Trisha Low is an electric writer and performer whose work rejects easy categorization. She manhandles sex, race, and the rigidities of form. She’s self-deprecating but unapologetic, with a voice like a post-doc teenage girl—rebellious and giggly but rigorously intelligent, with a talent so powerful she had to write a book with it. The Compleat Purge was published by Kenning Editions last year, and was a proud Emily Book in March.
We spoke on a Saturday afternoon. Imagine this conversation full of small pleasantries and endearing asides. Trisha was also generous enough to record a passage of The Compleat Purge for BOMB, which you’ll find above.
Sarah Gerard I’m interested in the way you use form in The Compleat Purge. Appropriating a form is the same as donning a mask, and exposing its underside, so I wonder if you use them in that way as a sort of protest. But there’s also a real love for these forms in your work.
Trisha Low Protest is always kind of a complicated word for me because it suggests a more straightforward polemic than I was going for. I feel a little bit iffy about talking about the way work works because I’m more interested in a play of response, but I think forms are important in the sense that you mentioned. I’m really interested in something Joey [Yearous-Algozin] said in his review a couple days ago about an accumulation of dead language, how genre really works in an affective way rather than in a content-driven way. There’s a lot of style in Purge—I would almost say style over form—and it’s kind of gushy and overwrought, and super sentimental. I’m interested in the lure of that because, even though you know it’s just a style, the sad feeling still comes forward. I’m not so interested in how any of those forms necessarily make a subject; I’m interested in how they’re operative in terms of how they’re manipulating other people. I guess I just want to manipulate other people! (laughter) Do you know that song “Born to Make You Happy” by Britney Spears?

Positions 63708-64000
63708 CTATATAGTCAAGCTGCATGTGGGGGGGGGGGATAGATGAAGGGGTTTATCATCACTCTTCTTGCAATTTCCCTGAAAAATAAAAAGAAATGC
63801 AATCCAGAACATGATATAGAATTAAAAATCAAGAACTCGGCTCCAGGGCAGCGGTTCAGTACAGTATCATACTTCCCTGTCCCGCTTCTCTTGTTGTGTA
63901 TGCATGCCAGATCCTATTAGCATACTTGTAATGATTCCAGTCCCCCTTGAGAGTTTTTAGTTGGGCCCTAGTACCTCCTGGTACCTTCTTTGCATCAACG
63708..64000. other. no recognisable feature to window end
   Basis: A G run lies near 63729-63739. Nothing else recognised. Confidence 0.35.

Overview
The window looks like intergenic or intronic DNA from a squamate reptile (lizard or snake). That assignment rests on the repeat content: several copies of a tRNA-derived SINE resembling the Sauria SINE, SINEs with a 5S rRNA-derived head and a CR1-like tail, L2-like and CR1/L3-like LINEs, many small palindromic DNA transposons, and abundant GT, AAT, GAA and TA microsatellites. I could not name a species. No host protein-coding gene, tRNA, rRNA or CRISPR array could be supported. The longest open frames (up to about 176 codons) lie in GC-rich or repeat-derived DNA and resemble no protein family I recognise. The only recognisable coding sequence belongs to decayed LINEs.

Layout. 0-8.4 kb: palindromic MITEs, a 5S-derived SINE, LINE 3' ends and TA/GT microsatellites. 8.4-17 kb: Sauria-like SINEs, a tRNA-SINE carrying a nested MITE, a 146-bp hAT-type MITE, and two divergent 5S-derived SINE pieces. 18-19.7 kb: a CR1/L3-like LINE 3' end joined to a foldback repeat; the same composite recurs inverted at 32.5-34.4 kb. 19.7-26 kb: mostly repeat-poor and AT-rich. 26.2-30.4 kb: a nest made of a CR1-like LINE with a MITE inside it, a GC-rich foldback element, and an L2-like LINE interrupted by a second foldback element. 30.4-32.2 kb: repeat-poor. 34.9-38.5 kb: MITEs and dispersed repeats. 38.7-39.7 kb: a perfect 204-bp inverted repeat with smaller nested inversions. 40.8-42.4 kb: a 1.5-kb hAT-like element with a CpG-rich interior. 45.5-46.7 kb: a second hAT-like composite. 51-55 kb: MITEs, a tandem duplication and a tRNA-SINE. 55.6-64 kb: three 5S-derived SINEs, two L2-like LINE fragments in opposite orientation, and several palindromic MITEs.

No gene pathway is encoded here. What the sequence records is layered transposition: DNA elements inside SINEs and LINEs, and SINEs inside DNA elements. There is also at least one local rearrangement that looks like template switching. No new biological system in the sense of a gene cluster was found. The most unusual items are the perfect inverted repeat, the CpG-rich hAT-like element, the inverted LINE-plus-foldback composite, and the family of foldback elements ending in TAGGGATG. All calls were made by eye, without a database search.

SG Yeah! Of course.
TL I was listening to that this morning and thought, Wow, they just don’t make key changes like that anymore. It’s just this repetition of “I don’t know how to live without your love, I was born to make you happy,” then there’s this very precise key change. It’s the same phrase—the same phrasing exactly—but you feel like it’s suspended in a way. That’s what I’m interested in, in terms of form. I don’t know if that really answers your question.
SG Well, I think it does because the key change enhances the intensity of the song, and you do that over and over again in Purge, building up this narrative that comes to a real climax even though it’s not, traditionally speaking, fiction.
TL Yeah, it’s sort of a bait-and-switch. And I am thinking of the confessional, too. A long time ago Holly Melgard and I were talking, and she suggested my use of the confessional is like a “displaced act of listening.” I think that’s right. It’s not necessarily an authentic act of speech in any way, and it’s definitely not a protest or subversion, but rather an increased pitchiness. I was also reading Andrea Dworkin’s Mercy—sorry, you can tell I’ve had a cigarette and been, like, on the Internet!—but there’s a section in Pornography where she recounts an S/M porno piece and, instead of being a polemic, it’s just a repetition, but with increased intensity and compression—a torque. And maybe I’m interested in twisting forms in that way, in sedimentation or accumulation. I like to build things with Lego rather than embroider them. Maybe that’s a better way to say it. I like blocks.